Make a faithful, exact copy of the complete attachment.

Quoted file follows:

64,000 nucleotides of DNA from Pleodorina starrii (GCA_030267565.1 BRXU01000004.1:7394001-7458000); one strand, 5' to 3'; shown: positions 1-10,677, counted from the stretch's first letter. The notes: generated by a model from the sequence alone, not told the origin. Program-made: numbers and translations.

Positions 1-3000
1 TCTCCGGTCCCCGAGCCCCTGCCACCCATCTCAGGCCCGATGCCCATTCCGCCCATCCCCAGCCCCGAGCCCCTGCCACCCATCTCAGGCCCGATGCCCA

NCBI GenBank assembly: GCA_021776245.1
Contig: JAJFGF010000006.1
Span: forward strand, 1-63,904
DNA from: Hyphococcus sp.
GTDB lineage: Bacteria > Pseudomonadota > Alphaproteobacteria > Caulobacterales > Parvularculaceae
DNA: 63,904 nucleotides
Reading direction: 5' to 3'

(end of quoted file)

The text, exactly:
64,000 nucleotides of DNA from Pleodorina starrii (GCA_030267565.1 BRXU01000004.1:7394001-7458000); one strand, 5' to 3'; shown: positions 1-10,677, counted from the stretch's first letter. The notes: generated by a model from the sequence alone, not told the origin. Program-made: numbers and translations.

Positions 1-3000
1 TCTCCGGTCCCCGAGCCCCTGCCACCCATCTCAGGCCCGATGCCCATTCCGCCCATCCCCAGCCCCGAGCCCCTGCCACCCATCTCAGGCCCGATGCCCA

NCBI GenBank assembly: GCA_021776245.1
Contig: JAJFGF010000006.1
Span: forward strand, 1-63,904
DNA from: Hyphococcus sp.
GTDB lineage: Bacteria > Pseudomonadota > Alphaproteobacteria > Caulobacterales > Parvularculaceae
DNA: 63,904 nucleotides
Reading direction: 5' to 3'